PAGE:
Although there have been recent breakthroughs in cybersecurity defense, the weakest link in cyber security isn’t software or hardware. It’s the “wetware” operating the systems that are to blame, according to Thales 2022 Data Threat Report. Human error is the highest threat to organizational cyber security, with 38% of organizations ranking it as the top threat.
Human operators are the weakest link in any cybersecurity system. Fraudulent links, emails, and malware can now be detected and thwarted by different tools, but they frequently miss well-organized tactics that prey on human psychology and emotion.
Security experts, organizations, and individuals must now, more than ever, address the psychology driving such cyberattacks. By comprehending how cybercriminals deceive users, they can close the loophole and lower the likelihood of people falling for the bait. To better understand this, let’s look at how the tactics work as well as how to prevent them.
Psychological Operations Tactics That Aim To Manipulate Behavior
Because today’s phishing efforts rely on human weaknesses and expertly exploit basic human psychology, they can even make intelligent people make mistakes. Social engineering, an approach where a criminal uses data to appear as a trusted source, enables most of these psychological tactics. They then earn the victims’ trust and persuade them to hand over their credentials, pay an invoice or fill out a form.
They use a variety of persuasion strategies, which can exploit basic human emotions like the need to please, empathy, pity, or fear.
A business email compromise attack (BEC) is one of the most popular, where “perceived authority” is utilized to trick people into responding swiftly. These attacks frequently appear to come from bosses or managers, who request that workers in the accounting or IT departments pay an invoice, wire funds, or fill out a form.
For example, John Podesta, the former White House Chief of Staff and Chair of Hillary Clinton’s presidential campaign, responded to a bogus Google security alert by entering his login credentials on a fraudulent login page.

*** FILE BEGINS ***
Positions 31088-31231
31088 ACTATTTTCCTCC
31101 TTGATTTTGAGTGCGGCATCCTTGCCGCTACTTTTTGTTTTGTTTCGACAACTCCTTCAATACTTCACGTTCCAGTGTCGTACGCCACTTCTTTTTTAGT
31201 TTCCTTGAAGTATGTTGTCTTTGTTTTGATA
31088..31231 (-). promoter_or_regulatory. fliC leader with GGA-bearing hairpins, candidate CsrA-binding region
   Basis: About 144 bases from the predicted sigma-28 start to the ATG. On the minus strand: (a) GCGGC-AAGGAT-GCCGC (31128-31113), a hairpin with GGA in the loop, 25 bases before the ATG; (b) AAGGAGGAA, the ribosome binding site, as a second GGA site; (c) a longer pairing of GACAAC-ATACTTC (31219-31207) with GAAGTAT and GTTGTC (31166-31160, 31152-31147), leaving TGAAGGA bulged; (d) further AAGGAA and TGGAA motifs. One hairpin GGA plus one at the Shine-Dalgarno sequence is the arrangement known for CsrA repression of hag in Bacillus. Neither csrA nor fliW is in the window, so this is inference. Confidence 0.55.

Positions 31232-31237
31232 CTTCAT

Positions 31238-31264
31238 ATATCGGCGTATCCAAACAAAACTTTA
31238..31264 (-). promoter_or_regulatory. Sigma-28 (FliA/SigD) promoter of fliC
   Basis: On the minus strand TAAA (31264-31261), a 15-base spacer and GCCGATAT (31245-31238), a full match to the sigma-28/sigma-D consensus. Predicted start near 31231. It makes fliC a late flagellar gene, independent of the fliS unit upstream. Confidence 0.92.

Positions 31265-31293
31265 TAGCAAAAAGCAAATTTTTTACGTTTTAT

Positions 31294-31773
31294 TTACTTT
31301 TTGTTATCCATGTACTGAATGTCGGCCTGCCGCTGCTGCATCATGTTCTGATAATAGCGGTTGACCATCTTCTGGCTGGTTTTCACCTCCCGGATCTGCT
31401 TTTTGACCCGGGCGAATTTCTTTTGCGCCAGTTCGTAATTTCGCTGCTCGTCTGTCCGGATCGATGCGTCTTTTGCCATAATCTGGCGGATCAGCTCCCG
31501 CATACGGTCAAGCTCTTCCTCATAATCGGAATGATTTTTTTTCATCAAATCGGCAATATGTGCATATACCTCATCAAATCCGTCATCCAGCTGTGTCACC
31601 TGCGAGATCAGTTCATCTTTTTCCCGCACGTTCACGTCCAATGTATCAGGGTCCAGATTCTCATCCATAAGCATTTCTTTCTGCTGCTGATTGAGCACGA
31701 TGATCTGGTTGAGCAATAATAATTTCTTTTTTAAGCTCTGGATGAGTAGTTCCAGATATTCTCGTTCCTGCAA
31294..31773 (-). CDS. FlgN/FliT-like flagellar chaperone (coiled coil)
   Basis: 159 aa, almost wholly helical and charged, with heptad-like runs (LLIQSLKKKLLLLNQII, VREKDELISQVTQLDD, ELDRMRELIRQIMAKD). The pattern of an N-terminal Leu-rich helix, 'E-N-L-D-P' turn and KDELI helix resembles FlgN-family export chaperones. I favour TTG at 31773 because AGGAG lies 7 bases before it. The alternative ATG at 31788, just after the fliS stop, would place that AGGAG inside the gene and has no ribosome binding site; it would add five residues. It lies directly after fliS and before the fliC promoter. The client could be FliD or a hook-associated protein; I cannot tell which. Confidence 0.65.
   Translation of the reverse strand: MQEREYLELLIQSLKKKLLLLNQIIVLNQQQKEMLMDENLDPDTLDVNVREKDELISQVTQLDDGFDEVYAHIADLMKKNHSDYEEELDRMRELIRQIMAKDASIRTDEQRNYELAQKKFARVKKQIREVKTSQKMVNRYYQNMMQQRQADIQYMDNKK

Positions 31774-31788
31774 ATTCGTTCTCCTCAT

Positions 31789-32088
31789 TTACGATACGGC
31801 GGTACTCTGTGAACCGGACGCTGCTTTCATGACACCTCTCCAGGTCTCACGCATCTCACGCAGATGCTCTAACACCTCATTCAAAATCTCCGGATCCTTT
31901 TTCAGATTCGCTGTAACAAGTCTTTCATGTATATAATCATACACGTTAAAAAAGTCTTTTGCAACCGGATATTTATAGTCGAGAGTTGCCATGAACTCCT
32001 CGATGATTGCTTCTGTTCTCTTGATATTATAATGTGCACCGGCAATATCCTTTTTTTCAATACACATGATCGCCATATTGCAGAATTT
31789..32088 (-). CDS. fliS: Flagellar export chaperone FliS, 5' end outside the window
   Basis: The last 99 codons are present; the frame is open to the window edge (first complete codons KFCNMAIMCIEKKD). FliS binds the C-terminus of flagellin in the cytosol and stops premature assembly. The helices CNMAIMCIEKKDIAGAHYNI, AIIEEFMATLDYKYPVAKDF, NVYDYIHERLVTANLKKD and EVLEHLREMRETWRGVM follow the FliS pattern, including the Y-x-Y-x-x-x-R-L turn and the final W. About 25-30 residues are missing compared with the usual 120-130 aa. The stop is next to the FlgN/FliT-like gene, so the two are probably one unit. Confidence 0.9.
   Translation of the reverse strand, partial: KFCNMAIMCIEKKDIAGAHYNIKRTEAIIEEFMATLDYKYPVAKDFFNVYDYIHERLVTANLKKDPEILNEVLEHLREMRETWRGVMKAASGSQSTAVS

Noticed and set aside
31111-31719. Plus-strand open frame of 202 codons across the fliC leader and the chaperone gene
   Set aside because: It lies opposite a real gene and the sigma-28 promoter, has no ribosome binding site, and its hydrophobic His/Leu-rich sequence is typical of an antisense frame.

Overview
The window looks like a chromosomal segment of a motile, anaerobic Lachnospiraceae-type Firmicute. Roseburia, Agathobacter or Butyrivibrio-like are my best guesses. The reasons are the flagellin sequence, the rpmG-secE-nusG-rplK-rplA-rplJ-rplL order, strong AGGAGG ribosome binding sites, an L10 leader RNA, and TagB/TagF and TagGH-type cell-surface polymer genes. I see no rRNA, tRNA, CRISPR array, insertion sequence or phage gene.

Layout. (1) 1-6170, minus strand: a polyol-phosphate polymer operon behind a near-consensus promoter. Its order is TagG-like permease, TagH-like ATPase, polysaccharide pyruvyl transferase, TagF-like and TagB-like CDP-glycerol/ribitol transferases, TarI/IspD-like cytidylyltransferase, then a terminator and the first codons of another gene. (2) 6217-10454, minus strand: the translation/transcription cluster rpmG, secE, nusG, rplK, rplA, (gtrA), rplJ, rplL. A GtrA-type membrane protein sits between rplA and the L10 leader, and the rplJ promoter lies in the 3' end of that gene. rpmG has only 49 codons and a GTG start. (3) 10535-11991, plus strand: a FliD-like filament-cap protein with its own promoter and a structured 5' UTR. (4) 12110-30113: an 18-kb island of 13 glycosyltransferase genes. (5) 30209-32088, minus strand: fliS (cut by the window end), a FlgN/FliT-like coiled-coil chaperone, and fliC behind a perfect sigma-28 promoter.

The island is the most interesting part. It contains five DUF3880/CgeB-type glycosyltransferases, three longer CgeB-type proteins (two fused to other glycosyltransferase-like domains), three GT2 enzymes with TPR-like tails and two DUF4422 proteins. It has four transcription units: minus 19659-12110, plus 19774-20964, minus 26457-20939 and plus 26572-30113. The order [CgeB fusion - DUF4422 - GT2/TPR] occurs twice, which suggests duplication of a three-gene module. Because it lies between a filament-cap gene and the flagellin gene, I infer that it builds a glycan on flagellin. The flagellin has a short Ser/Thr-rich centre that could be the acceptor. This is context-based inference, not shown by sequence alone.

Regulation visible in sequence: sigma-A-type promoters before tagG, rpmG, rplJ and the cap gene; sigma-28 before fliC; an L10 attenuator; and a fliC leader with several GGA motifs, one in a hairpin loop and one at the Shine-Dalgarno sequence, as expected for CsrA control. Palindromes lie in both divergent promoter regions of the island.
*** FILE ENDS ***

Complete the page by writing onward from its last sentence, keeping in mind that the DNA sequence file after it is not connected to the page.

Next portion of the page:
According to an Internet Security Threat Report by Symantec, the top five subject lines for BEC attacks include:
Inattentive Blindness & Visual Similarity
Malicious actors also employ cognitive visual tactics to deceive people. Many cyberattacks can be disguised as legitimate-looking login requests from well-known firms, vendors, or other reliable sources. According to Google Safe Browsing data, there are approximately 75 times as many phishing sites as malware sites on the web.
Many of these sites imitate well-known names like Wells Fargo, Microsoft, HSBC Holdings, PayPal, and Adobe.
Emails from such sites are intended to divert victims’ attention away from the finer points of the scam. To collect credentials, hackers leverage the concept of “inattentive blindness” to deceive victims with Visually Similar sites built to mimic a real website closely.
What Can You Do To Prevent Being Targeted By Such Attacks?
While you cannot prevent hackers from sending phishing or tricking emails, you can ensure that you or your staff are prepared if and when it happens.
Start by training them on the fundamental of security, as human error can present itself in various ways. Inform them how to deal with any potential issues that may arise during their daily job activities. Email, social media safety, phishing, and malware training are all issues that should be covered in training.
Other measures you can take include:
- Review the email address of senders and look out for impersonations of trusted people or brands.
- Email Filtering. A secure email gateway like Proofpoint will block spam and remove emails containing malicious attachments or links.
- Keep an eye out for URL redirection and slight alterations in the website content.
- Look out for malicious email attachments. First, save the file to your downloads and look at the file extension. If the file name ends in one of the following extensions or suffixes, it’s likely dangerous and should not be opened, clicked, or tapped on:
- . JSE
- Also, hackers know people reuse the same passwords. If your banking password is the same as your email or Amazon password, a single vulnerability in one site can put the others at risk. That’s you should use different passwords for every single account. If you can’t remember them, use a password manager to safely store unique passwords for every site. The article Does Changing Your Password Stop Hackers + 5 Essential Tips is an excellent source and must-read for more information.
- Privilege control. Ensure your users only have access to the information and functionality needed to do their jobs. This will minimize the amount of data at risk if the user makes a mistake that might cause a breach.